There is a time to use these weapons to speak the truth. This does not mean, let us hasten to add, that we must leap up on every possible occasion to assert our views. As Scripture reminds us, there is a time to keep silence and a time to speak (Ecclesiastes 3:7), and sometimes an eloquent silence can speak more loudly than many words. If we develop a reputation for annoying people by always arguing about the Christian faith, it is possible that we should return to that Scriptural counsel and consider keeping silence more often. No matter when or how often we speak, we must remember the Apostle’s counsel, “The Lord’s servant must not be quarrelsome”.
But sometimes it is not a matter of quarrelling but of defending truth when truth is challenged or under attack. One thinks of the words of that modern theologian Doug Bennett (founder of “Doug and the Slugs”) who sang, “I speak up when I feel it’s right; I jump up when I know that I got to fight. Until then I just take it day by day by day”.
It is a matter of discernment in the moment: is now the time to speak up? Would my silence in this moment be a guilty silence, born of selfish concern for my popularity? And if one decides that it is the time to jump up and fight, wielding the sword of the Spirit, one must still take care not to quarrel; one must remember that one’s aim is to win over the opponent, not to win the argument. In fact, better to lose the argument if by doing so one may win the heart of the person. St. Peter gives specific instructions to us about how to speak at that time: when we make our defense and give an account for the hope that is within us, we must do it with gentleness and reverence, keeping our conscience clear (1 Peter 3:15-16). If we feel ourselves becoming agitated or angry, if we keep interrupting our opponent, if we lose our internal peace, then we are doing it all wrong. Sometimes we must speak up, but at all times we must be polite and calm. Here is a handy rule—if we feel ourselves losing our inner peace or becoming angry, it is time to shut up and keep silence.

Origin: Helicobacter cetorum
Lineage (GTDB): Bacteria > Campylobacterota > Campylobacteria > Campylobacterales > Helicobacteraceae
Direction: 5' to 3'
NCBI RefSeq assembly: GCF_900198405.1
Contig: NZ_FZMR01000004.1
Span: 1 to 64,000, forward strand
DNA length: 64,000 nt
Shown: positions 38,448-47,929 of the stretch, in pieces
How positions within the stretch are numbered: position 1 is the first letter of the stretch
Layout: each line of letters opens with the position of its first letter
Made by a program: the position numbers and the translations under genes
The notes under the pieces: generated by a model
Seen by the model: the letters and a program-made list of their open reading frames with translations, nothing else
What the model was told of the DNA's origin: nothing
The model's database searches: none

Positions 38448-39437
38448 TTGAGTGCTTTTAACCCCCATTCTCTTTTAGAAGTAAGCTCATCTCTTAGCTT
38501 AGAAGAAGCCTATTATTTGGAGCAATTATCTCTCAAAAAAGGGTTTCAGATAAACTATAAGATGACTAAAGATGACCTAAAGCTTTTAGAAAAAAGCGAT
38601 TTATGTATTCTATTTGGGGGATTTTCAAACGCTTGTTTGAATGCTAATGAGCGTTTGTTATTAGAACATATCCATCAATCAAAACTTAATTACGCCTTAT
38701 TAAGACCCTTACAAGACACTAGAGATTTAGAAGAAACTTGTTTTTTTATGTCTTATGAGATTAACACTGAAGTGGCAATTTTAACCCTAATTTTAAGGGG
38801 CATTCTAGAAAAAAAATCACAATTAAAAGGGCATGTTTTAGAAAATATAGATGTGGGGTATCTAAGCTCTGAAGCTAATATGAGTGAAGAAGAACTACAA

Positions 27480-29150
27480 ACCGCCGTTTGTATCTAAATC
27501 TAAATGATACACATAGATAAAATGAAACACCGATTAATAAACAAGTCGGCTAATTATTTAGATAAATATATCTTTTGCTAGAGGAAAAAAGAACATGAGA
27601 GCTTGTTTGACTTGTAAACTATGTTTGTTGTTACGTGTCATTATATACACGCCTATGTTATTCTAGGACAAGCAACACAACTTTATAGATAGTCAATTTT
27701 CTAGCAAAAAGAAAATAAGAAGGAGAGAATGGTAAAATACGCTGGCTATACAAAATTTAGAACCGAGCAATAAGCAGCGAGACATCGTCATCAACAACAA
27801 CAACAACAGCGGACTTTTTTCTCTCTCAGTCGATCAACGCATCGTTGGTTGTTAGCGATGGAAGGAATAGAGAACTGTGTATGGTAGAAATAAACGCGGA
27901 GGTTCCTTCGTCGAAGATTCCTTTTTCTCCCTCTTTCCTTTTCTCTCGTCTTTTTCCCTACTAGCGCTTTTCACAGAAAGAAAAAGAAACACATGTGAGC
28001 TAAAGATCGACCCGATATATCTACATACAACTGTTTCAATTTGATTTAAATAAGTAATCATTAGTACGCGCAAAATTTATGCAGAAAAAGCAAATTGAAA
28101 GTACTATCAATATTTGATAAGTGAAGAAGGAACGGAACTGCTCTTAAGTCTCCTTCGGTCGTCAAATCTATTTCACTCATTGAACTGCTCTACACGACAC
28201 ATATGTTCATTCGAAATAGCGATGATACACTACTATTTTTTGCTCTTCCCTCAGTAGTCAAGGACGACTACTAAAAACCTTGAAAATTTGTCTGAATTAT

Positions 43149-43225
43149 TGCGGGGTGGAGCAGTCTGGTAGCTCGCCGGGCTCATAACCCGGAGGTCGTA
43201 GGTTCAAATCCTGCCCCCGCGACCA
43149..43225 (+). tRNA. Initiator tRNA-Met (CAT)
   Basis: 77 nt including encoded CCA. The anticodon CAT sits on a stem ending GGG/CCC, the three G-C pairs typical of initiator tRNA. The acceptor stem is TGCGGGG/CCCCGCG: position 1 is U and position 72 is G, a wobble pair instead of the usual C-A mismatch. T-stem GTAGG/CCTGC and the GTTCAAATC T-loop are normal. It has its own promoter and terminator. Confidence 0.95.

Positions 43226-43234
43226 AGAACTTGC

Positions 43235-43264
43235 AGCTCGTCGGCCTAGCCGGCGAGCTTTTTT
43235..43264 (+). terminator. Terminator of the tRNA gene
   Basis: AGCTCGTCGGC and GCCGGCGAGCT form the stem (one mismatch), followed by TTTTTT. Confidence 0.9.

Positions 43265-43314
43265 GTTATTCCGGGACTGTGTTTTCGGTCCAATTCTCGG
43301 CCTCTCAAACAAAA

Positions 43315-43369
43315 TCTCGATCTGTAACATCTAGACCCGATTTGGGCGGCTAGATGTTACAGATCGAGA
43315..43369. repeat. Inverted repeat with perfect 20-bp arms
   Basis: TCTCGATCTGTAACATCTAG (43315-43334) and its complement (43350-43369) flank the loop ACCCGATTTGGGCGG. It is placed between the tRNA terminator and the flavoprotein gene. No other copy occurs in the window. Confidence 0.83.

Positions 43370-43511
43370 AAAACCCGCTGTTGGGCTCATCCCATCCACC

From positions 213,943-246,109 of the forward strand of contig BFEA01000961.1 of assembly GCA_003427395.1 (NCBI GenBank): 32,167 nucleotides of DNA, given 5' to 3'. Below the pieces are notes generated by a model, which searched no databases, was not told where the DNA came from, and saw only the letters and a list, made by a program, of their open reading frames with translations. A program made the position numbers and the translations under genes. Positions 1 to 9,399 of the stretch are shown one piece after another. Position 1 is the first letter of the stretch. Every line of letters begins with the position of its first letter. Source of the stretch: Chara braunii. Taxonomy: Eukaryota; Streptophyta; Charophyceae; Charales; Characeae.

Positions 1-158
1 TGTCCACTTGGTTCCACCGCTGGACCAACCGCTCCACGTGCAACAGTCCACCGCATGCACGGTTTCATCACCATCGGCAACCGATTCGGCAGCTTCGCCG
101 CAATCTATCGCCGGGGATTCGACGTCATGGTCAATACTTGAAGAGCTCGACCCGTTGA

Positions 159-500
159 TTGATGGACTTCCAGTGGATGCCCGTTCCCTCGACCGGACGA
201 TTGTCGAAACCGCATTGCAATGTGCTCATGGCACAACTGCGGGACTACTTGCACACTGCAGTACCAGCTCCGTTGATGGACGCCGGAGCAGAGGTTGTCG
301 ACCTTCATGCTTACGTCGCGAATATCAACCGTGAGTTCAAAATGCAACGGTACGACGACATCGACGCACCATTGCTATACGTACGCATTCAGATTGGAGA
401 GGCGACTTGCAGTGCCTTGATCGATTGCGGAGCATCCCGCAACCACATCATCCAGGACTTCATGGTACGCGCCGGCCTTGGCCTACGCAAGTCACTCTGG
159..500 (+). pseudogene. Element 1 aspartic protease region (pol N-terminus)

The Church needs those who will defend its faith when it is under attack. Everyone may be sometimes called upon to give an account for the hope that is within them, but not everyone is called upon for this specialized ministry of defense. Those that were called to this ministry in the past were given the name “the Apologists” (from the Greek apologia, meaning “defense”). Those fulfilling this task expose themselves to certain dangers. They may be subject to name-calling, misunderstanding, or in extreme cases, persecution—just ask St. Justin, one of the Church’s earliest Apologists (also called “Justin Martyr”). But the task must be undertaken today nonetheless, often by the clergy, part of whose job it is to defend the flock from wolves. That is why a battle shield and a sword are necessary, and why one looks for a soul’s shelter and a high tower. The forces that would drag one down are many, ferocious, and unrelenting. An evangelical apologist will ask the divine Power of his power to raise him heavenward and defend him. When we ask the Ruler of all and Lord of our hearts to be our vision, we need all the gifts available to us.